We cannot find support in the cases for NPC's conduct in insisting to impasse on altering the existing contractual unit description.13 Insistence on a modification in the scope of the bargaining unit, whether established by Board certification or voluntary recognition, is an unfair labor practice in violation of § 8(a)(5) of the Act. Newport News Shipbuilding & Dry Dock Co. v. N.L.R.B., 602 F.2d 73, 76 (4th Cir.); Hess Oil & Chemical Corp. v. N.L.R.B., 415 F.2d 440, 445 (5th Cir.), cert. denied, 397 U.S. 916, 90 S.Ct. 920, 25 L.Ed.2d 97; accord, Douds v. International Longshoremen's Association, 241 F.2d 278, 282-83 (2d Cir.). The reason is that § 8(a)(5) makes it an unfair labor practice for an employer to refuse to bargain collectively with the representatives of his employees and § 9(a) obligates the employer to recognize the union as the exclusive representative of all the employees in the appropriate unit. Newport News, supra at 76. See also, N.L.R.B. v. Southland Cork Co., 342 F.2d 702, 706 (4th Cir.).
Accordingly, it has been said that "there (can) be no genuine bargaining as contemplated by the Statute until complete recognition (has) been granted as the Act requires," McQuay-Norris Mfg. Co. v. N.L.R.B., 116 F.2d 748, 751 (7th Cir.), cert. denied, 313 U.S. 565, 61 S.Ct. 843, 85 L.Ed. 1524, and that "(t) he parties cannot bargain meaningfully about wages or hours or conditions of employment unless they know the unit of bargaining." Douds, supra at 282. Moreover it is equally well established that insistence to impasse upon a non-mandatory subject of bargaining violates § 8(a)(5). N.L.R.B. v. Wooster Division of Borg-Warner Corp., supra, 356 U.S. at 349, 78 S.Ct. at 722. And the description or size of the bargaining unit is not a mandatory subject. See, e. g., Newport News Shipbuilding & Dry Dock Co. v. N.L.R.B., supra at 76; National Fresh Fruit & Vegetable Co. v. N.L.R.B., 565 F.2d 1331, 1334 (5th Cir.).14
It is true, as NPC contends, that the transfer of work out of the bargaining unit is a mandatory subject of collective-bargaining. See, University of Chicago v. N.L.R.B., 514 F.2d 942, 949 (7th Cir.); accord, Boeing Co. v. N.L.R.B., 581 F.2d 793, 797 (9th Cir.). It is equally clear that the effect of automation on the bargaining unit is a mandatory subject. Omaha Typographical Union, No. 190 v. N.L.R.B., 545 F.2d 1138, 1141 (8th Cir.); N.L.R.B. v. Columbia Tribune Publishing Co., supra at 1391. However, unlike the employer in Omaha Typographical, NPC was not content with the right to bargain hard to a genuine impasse and thereafter to implement its proposed technological changes. Rather, in demanding the right to transfer work out of the unit at will, NPC sought to circumvent the Union's right to represent the employees in the composing room unit.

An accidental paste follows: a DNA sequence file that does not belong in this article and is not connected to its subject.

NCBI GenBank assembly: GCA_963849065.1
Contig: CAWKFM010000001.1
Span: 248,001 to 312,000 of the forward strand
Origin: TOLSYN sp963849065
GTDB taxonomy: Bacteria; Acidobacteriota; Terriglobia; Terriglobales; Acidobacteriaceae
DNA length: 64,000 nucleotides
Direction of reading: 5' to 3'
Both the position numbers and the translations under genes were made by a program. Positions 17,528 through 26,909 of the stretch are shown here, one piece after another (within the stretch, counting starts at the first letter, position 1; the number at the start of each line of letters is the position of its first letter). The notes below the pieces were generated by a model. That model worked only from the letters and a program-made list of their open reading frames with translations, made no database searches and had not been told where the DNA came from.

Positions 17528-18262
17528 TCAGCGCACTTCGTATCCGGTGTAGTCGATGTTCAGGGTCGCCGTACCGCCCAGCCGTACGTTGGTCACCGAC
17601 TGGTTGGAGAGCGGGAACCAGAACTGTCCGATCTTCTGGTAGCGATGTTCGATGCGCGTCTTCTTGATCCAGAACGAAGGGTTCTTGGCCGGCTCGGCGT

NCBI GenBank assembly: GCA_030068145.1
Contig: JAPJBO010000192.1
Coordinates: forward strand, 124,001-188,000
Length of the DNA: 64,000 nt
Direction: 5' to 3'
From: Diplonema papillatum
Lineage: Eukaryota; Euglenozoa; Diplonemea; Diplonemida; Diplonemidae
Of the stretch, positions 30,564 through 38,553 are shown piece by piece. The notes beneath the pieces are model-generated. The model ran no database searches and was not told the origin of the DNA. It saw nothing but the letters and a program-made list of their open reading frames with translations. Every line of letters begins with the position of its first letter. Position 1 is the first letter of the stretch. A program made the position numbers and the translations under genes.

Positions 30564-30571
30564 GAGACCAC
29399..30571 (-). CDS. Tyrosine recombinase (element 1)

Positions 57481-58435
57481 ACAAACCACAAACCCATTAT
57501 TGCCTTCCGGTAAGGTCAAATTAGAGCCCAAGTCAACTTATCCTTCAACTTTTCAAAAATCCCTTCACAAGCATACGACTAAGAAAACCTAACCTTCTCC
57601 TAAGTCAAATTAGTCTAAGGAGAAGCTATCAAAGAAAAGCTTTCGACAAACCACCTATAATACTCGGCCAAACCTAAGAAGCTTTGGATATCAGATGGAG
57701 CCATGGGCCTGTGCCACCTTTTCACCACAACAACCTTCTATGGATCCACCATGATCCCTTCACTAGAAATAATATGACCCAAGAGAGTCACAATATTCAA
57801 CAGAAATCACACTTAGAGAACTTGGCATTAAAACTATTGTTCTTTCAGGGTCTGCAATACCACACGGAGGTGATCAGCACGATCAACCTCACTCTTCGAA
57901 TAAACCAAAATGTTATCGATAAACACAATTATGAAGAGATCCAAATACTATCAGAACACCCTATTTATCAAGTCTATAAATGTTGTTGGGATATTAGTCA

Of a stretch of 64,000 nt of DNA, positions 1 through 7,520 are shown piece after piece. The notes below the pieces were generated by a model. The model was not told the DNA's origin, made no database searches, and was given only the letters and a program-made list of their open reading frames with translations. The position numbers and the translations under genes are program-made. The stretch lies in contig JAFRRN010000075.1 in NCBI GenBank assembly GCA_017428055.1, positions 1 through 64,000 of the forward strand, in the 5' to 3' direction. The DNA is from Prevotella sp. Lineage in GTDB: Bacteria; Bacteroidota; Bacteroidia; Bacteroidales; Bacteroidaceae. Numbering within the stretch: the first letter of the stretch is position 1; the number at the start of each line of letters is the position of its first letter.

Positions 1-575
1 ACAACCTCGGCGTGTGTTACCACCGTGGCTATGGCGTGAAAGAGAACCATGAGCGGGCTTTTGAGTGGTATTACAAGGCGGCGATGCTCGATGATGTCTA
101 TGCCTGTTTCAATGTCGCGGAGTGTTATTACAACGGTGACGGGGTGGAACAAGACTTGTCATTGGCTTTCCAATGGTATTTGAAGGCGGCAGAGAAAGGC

The Union's right to recognition in the appropriate unit, as defined in the collective-bargaining agreement, makes the right to bargain over either of these issues effective. To allow an employer to alter the composition of the unit at will by unilaterally electing to transfer work out of the unit would effectively deprive unit employees of their statutory right to collective representation and bargaining as to the reduction or elimination of their jobs through work transfers or automation. The employer's unilateral action would place those jobs beyond the scope of the unit represented by the Union. The Fourth Circuit in Newport News Shipbuilding & Dry Dock Co. v. N.L.R.B., supra, 602 F.2d at 77-78,15 rejected an argument virtually identical to the one advanced by NPC here:
The Company argues strenuously that the substitute language was not intended to modify the unit certified by the Board but to clarify the various job functions which the members of the unit were to perform. The Board agrees that, unless transfers are specifically prohibited by the relevant collective bargaining agreement, an employer may transfer work out of the bargaining unit, as long as the employer first bargains in good faith and is not motivated by anti-union animus. See University of Chicago v. N.L.R.B., 514 F.2d 942, 949 (7 Cir. 1975); accord, Boeing Co. v. N.L.R.B., 581 F.2d 793, 797 (9 Cir. 1978). It does not follow however, that an employer, under the guise of the transfer of unit work, may alter the composition of the bargaining unit. To do so would not only modify the job functions of the various unit members but also affect their right to representation. Thus, implicit in the requirement that the employer bargain in good faith before changing unit work is the assumption that the affected members of the unit will be represented.